The lopsided solar car named Generation, unveiled today, might be the oddest-looking vehicle the top-ranked University of Michigan team has ever built. But the bold shape is a calculated effort to design the most efficient car possible, given major changes in World Solar Challenge race rules.
The World Solar Challenge is an 1,800-mile, week-long endurance contest across the continent of Australia that takes place every other fall. The U-M team has come in third place five times, most recently in 2011. The reigning national champions are hoping that Generation can carry them to their first world race victory this October.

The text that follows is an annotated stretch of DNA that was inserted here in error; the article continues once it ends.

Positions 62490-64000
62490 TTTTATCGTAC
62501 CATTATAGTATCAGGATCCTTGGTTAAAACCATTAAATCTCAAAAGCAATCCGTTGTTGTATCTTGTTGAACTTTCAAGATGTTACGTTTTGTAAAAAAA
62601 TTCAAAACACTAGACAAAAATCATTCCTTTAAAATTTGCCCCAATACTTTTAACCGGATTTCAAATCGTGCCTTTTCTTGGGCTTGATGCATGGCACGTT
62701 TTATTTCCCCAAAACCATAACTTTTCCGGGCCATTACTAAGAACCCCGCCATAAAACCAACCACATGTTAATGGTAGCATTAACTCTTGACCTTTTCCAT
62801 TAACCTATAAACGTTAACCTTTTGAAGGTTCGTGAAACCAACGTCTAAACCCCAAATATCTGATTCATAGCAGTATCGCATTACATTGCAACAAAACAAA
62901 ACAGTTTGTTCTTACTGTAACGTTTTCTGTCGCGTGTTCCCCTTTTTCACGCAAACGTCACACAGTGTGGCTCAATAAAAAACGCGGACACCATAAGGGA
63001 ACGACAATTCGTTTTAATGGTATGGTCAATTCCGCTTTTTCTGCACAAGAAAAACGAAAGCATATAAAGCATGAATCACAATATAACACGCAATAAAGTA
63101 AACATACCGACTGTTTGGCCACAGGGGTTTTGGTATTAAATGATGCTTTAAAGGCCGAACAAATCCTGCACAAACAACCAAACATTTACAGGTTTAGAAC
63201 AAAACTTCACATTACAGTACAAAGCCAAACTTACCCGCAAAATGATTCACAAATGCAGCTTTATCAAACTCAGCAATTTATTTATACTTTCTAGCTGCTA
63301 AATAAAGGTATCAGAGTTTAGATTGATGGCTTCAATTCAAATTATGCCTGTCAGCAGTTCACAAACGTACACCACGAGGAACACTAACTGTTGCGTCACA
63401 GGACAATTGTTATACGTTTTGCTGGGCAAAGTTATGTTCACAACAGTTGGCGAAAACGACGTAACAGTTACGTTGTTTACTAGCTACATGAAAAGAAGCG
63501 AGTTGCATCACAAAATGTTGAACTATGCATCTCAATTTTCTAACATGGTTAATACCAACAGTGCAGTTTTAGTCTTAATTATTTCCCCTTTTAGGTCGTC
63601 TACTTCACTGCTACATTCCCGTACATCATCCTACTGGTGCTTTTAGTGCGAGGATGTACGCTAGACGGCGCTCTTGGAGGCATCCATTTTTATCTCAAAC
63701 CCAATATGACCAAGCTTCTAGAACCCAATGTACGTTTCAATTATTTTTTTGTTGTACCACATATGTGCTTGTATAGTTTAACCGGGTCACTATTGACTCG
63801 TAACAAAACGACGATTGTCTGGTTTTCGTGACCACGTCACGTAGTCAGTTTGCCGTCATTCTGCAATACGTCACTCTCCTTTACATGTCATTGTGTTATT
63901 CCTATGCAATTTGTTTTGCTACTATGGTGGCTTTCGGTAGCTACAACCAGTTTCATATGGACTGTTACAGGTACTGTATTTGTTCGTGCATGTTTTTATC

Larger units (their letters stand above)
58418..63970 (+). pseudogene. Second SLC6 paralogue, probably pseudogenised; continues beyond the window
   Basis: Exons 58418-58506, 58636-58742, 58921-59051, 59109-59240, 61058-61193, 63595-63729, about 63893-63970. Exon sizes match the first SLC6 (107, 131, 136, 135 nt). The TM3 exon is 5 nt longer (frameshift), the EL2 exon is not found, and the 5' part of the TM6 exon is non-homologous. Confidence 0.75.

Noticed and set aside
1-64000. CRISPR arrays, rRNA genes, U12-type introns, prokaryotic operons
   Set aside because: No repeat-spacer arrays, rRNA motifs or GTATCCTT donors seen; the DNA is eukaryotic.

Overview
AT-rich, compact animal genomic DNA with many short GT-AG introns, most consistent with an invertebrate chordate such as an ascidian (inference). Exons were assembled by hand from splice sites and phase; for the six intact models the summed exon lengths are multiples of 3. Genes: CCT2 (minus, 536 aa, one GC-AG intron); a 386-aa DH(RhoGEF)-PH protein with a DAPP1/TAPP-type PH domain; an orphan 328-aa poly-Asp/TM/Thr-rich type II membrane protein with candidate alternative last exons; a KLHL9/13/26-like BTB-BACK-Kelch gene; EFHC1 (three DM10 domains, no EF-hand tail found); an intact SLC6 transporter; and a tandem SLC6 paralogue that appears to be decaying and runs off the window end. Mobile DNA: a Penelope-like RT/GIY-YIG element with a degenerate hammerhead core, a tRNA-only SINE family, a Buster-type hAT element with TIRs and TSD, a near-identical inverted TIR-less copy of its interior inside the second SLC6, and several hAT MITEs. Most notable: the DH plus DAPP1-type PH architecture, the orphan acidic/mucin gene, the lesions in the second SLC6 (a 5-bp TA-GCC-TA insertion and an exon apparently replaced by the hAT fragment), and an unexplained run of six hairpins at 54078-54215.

“We spent a lot of time refining the design and we’re feeling really good about it,” said Eric Hausman, team project manager and senior in industrial and operations engineering.
The most significant rule change for 2013 is that cars must have four wheels instead of three. That, Hausman says, is the biggest shift since 2007, when the driver moved from lying down to seated. Both new requirements called for teams to essentially start from scratch and outline new vehicle shapes.
“So in ’07, you had to figure out where to put the driver in the air foil,” Hausman said. “This year, it’s similar. You have to figure out how to arrange the wheels and the driver in the new optimal position, and we think we’ve found that basic geometry.”
The component the team had the most leeway with wasn’t the wheels, but rather the driver’s seat—nicknamed the “butt bucket” by the team because that’s essentially what it is. In the old three-wheeled cars, the butt bucket was situated right behind the front wheel—encased in the same fairing, actually.
Read more at: Phys.org